At the Sommo home in Appleton (from right to left): John Sommo, Jean Geslin, Lucy Sommo, Anna Sommo, Jose Carlos Berdeja Cortez, Priscila Berdeja Cortez, and Shubham Bodke (Jose Carlos’ visiting classmate). Missing: Elizabeth, David, and younger brother Ethan. (Photo by Andy O’Brien)
At the Sommo home in Appleton (from right to left): John Sommo, Jean Geslin, Lucy Sommo, Anna Sommo, Jose Carlos Berdeja Cortez, Priscila Berdeja Cortez, and Shubham Bodke (Jose Carlos’ visiting classmate). Missing: Elizabeth, David, and younger brother Ethan. (Photo by Andy O’Brien)
On November 20, when President Obama announced his controversial executive order to shield 5 million undocumented immigrants from deportation, the decision marked another milestone in America's long, tumultuous relationship with immigration. Opponents of Obama's order argue that it violates the rule of law and rewards those who broke the law. But supporters point out that the U.S. was founded as a nation of immigrants and it's impossible to deport the 11 million undocumented immigrants who do some of the toughest and dirtiest, indispensable jobs in the country. In his remarks, the president emphasized the importance of keeping "mixed status" families together, as the order would prevent the undocumented parents of legal U.S. citizens and legal resident children from being deported.

"Over the past few years, I have seen the determination of immigrant fathers who worked two or three jobs without taking a dime from the government, and at risk any moment of losing it all, just to build a better life for their kids," said the president. "I've seen the heartbreak and anxiety of children whose mothers might be taken away from them just because they didn't have the right papers.... These people - our neighbors, our classmates, our friends - they did not come here in search of a free ride or an easy life. They came to work, and study, and serve in our military, and above all, contribute to America's success."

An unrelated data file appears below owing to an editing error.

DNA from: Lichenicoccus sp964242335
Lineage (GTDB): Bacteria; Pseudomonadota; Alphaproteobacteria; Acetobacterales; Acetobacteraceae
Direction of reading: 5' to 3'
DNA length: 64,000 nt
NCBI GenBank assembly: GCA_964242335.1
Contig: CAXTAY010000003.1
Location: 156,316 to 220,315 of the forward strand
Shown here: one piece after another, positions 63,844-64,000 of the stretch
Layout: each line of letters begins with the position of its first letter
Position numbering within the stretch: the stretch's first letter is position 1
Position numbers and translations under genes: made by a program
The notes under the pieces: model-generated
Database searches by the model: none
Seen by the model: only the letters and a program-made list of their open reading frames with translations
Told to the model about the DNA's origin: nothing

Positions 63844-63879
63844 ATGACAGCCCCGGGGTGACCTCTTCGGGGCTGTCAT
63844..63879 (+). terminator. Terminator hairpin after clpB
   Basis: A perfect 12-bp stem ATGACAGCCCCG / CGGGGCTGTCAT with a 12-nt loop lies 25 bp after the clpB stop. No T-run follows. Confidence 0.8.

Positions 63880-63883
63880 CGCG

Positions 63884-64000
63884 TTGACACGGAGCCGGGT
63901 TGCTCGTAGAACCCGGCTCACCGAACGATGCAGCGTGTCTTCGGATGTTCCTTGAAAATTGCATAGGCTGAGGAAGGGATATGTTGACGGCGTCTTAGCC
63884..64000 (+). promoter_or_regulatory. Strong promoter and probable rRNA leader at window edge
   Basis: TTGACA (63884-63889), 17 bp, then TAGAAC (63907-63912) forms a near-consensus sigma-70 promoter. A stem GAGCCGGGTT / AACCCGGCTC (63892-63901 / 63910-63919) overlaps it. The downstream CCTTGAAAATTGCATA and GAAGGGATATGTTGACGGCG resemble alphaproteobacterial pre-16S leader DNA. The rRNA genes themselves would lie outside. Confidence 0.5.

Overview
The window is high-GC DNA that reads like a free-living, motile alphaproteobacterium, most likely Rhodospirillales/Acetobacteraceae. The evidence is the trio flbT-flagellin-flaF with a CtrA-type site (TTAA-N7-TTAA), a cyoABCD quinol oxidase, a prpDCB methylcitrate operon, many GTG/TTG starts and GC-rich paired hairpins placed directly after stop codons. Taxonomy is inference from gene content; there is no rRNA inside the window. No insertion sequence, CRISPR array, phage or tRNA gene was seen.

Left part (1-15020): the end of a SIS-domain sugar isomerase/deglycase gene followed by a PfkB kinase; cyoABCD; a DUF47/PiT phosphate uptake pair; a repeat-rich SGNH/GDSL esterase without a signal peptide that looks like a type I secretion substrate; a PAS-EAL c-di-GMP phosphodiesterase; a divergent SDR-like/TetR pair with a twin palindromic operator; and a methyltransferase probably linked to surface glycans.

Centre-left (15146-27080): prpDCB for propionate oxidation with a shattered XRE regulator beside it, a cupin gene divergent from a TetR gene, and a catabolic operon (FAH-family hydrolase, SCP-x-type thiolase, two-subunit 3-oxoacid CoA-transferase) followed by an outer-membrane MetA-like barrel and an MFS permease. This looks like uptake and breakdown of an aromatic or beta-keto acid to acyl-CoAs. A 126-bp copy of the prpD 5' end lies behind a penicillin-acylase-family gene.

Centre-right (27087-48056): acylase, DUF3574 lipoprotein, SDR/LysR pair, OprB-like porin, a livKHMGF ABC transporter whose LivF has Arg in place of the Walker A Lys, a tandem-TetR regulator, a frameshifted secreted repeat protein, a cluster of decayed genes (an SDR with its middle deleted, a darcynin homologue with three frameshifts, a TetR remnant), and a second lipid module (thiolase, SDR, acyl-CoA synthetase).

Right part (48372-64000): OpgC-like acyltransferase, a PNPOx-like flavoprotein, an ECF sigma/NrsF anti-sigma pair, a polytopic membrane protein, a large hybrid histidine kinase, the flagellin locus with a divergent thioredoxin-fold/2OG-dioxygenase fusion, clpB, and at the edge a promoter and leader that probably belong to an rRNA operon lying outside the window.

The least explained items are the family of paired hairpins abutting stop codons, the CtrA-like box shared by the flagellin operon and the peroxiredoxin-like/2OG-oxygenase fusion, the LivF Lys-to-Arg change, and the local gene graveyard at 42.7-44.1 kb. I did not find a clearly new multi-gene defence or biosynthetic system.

The Debate Hits Home

Back in Maine, as the Sommo family sat down for an early Thanksgiving dinner at the family home in Appleton, the topic of immigration was never far from their minds. After growing up in the area, the four Sommo children went out into the world and, in some ways, brought the world back to Maine. Lucy married Jean, a Frenchman, and Elizabeth married David, a farmer and migrant laborer from Mexico. This past Thanksgiving, the family was joined by Elizabeth's stepchildren Jose Carlos, 18, and Priscila, 15, who are now legal U.S. residents and studying at private schools in Maine. Jose Carlos, who is a junior at Hebron Academy, says he intends to stay in the U.S. and apply for citizenship in five years. He says what he likes about the U.S. is that in Mexico career success depends not on personal merit, but rather "palanca" (slang for "lever"), which is the personal influence of someone in high levels of business or government.

"You don't get there by your intelligence or how much you know," said Jose Carlos. "You just talk to your contact, and he's going to get you in that job. It's better here because I can earn it by myself."

As a guitarist and singer in the school's a capella group, Jose Carlos says he plans to apply to music school next year.

Priscila, who is taking a semester at Coastal Studies for Girls in Freeport, says she hopes to become a vet or a doctor. At a time when drug cartels and government corruption have embroiled Mexico in crime, violence and protests, Priscila says she particularly loves Maine for its peace and quality of life.

"You don't leave your door or your car locked because no one is afraid somebody is going to steal it," she said.

But the hardest part of living in Maine is being separated from their father David, who is still barred from entering the U.S. after illegally crossing the border several years ago to find work and support his young children.

"I guess there has to be a punishment, but 10 years? C'mon," said Jose Carlos. "He didn't do anything wrong here. He paid taxes. He didn't do any harm to anyone. He left his house and worked his job."

David was working as a laborer in Oregon when he met Elizabeth, but he had to return home shortly after to take care of his three children, who had been left by their mother with relatives. After a few years of Elizabeth traveling back and forth to Mexico, the couple finally decided to marry. They moved to Reynosa, Tamaulipas, near the border with Texas, so Elizabeth would be able to get a job in her field working across the border in the U.S. while the family waited for David's immigration ban to be lifted. The couple has filed their I-130 Petition for an Alien Relative form, which is the first step in the process. But even though David would technically be eligible for a waiver in August 2015, that doesn't mean immigration officials will grant him one.